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#12 of 37 David_Blackwell

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Posted September 03 2004 - 04:17 PM

The Order is known as Sin Eater in the UK.

The Road Warrior is the US title for Mad Max 2.
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#13 of 37 andrew markworthy

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Posted September 03 2004 - 07:19 PM

If I remember correctly, The Draughtsman's Contract was renamed Death in an English Garden in France. This was a deliberate reference to an earlier French film, Death in a French Garden, which shared a similarity in an aspect of the plot.

Quote:
The 400 Blows. It does mean something fairly specific in French, from what I understand, maybe "raising hell," but it obviously means nothing at all in English.

Haggai, bless you, you clearly have led a rather purer life than me. Actually the title does mean something, but it isn't quite the meaning that perhaps Truffaut intended. Posted Image

Quote:
The Ref with Kevin Spacey and Denis Leary is called Hostile Hostages in the UK for some reason

Quite probably because the phrase 'the ref' in Brit English colloquial language means 'the referee' in a soccer game.

Quote:
Hoosiers/Final Shot (U.K.)

Brits wouldn't have a clue what 'Hoosiers' meant (it's the nickname for people from a certain part of the country, isn't it?).

#14 of 37 Scott Weinberg

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Posted September 03 2004 - 07:31 PM

Yup. People from Indiana.

#15 of 37 Matt Stone

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Posted September 03 2004 - 09:13 PM

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#16 of 37 Dominik Droscher

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Posted September 03 2004 - 11:47 PM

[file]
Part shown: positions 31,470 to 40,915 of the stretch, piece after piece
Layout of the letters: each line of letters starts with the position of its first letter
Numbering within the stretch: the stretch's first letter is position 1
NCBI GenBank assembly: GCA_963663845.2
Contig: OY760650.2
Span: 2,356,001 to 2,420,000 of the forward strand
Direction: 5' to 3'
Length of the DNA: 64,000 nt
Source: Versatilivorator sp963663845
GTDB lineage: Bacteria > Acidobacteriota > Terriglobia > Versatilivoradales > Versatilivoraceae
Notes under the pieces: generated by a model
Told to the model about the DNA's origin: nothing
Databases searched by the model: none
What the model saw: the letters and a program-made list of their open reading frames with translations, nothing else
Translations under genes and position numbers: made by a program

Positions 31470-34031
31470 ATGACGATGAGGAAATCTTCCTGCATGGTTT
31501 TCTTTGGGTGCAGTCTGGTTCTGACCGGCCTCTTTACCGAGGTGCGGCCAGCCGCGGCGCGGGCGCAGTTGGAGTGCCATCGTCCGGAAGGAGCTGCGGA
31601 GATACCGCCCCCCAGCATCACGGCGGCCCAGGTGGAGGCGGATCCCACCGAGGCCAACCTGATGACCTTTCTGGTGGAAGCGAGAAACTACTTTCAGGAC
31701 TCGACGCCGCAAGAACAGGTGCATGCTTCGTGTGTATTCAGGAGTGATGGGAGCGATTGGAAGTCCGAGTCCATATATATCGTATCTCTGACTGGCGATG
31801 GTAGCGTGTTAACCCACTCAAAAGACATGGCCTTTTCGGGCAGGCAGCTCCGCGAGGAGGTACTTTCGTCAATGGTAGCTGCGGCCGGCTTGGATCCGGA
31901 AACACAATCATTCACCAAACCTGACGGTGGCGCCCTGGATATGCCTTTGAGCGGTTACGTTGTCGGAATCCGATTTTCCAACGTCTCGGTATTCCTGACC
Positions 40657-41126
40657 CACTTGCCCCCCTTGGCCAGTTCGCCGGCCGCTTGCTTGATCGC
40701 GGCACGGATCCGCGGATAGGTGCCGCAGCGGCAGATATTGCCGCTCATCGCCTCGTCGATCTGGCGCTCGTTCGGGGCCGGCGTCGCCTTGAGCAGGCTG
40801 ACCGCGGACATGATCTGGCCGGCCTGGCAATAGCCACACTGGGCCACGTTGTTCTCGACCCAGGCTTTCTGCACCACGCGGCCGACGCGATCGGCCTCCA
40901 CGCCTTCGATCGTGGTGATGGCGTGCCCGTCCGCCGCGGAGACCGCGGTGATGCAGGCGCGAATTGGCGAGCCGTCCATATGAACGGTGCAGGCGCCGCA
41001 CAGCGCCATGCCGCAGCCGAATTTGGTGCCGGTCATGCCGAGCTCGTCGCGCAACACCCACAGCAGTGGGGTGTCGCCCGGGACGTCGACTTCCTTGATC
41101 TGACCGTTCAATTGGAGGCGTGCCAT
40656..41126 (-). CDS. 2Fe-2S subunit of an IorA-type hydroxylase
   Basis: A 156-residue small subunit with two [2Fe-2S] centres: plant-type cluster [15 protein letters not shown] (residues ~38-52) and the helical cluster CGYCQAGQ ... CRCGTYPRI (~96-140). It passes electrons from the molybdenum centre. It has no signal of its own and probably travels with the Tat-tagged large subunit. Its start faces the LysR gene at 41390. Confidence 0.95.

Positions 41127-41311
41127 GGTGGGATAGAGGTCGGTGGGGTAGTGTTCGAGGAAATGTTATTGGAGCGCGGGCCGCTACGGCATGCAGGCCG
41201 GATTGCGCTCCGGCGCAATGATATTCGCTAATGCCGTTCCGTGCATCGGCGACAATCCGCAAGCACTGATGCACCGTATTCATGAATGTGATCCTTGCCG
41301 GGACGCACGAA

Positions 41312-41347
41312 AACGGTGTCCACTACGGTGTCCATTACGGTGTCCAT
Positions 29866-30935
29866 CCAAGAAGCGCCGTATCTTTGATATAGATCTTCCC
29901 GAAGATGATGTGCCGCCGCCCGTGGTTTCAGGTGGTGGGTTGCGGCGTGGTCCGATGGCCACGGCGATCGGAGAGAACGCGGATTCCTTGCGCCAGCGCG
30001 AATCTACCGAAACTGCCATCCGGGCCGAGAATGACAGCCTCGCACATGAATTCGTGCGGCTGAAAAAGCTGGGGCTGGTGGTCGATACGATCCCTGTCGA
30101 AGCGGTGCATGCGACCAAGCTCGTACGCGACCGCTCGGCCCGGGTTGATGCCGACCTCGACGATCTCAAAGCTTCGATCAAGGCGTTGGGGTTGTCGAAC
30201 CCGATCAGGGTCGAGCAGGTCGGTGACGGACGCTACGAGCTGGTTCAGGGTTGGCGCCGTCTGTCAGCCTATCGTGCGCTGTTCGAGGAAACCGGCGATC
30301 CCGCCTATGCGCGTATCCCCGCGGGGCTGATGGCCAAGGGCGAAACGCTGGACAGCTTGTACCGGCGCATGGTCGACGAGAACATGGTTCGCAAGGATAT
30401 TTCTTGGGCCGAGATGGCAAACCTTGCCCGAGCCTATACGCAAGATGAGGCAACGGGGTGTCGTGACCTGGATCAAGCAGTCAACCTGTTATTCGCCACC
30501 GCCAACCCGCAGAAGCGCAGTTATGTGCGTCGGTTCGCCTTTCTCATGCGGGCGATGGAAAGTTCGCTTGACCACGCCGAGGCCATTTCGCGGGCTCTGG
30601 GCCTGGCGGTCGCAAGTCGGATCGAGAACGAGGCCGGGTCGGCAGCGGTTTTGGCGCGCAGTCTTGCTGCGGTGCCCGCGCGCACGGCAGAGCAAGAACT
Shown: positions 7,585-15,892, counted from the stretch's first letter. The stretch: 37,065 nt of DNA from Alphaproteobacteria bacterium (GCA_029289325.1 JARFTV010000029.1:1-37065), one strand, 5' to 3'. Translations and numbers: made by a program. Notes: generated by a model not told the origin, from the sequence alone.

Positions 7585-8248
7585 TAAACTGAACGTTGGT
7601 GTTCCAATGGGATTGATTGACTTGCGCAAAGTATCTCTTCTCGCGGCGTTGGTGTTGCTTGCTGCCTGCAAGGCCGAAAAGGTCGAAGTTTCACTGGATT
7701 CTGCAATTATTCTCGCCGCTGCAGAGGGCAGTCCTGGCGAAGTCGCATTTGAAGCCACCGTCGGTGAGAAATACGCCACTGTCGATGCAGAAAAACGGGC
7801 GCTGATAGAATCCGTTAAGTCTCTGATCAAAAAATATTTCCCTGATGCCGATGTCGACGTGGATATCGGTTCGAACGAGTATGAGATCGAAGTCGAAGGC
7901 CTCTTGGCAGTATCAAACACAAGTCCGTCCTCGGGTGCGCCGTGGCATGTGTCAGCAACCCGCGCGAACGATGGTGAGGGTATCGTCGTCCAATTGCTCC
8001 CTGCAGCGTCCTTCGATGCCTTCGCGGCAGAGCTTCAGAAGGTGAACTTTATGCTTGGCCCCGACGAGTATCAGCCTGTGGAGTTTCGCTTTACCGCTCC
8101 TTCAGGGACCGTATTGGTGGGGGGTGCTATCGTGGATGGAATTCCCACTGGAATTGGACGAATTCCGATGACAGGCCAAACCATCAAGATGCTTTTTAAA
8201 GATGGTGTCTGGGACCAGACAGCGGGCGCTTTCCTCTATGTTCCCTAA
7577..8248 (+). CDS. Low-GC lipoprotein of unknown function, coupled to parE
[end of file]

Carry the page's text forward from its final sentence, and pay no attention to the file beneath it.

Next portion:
Mean Girls is called Girls Club in Germany.

#17 of 37 Haggai

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Posted September 04 2004 - 01:29 AM

Quote:
The 400 Blows. It does mean something fairly specific in French, from what I understand, maybe "raising hell," but it obviously means nothing at all in English.


Quote:
Haggai, bless you, you clearly have led a rather purer life than me. Actually the title does mean something, but it isn't quite the meaning that perhaps Truffaut intended. Posted Image


Well, yeah, of course there's that, but then it would have been a very different kind of movie! It is one of those movies where if there was a porno take-off of it (and I don't even want to think about what that would consist of), they wouldn't have to change the title at all.

#18 of 37 andrew markworthy

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Posted September 04 2004 - 04:02 AM

In fact, at the time Truffaut's movie came out, the phrase didn't have any sort of meaning in Brit slang. Ditto 'head'. Both are fairly recent additions to Brit slang.

#19 of 37 MatthewLouwrens

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Posted September 04 2004 - 02:21 PM

The first time I was aware of this issue was when I learned the film released in NZ as California Man was actually Encino Man.

Having just arrived back from holiday in Australia, I was surprised to see 13 Going On 30 was called Suddenly 30 in Austrlia. Especially since we had it in NZ under its original title. (Plus, I just think 13 Going On 30 is a better title.)
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#20 of 37 RodneyT

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Posted September 04 2004 - 03:22 PM

Doesnt changing a movies title often have something to do with avoiding any kind of bad publicity? A film with little or no commercial success in its country of origin could be slipped in under a different name and make some money before people figure out whats going on?

In 13 Going on 30 (Suddenly 30 here in Australia) i think that would make perfect sense. Dreadfully lame film.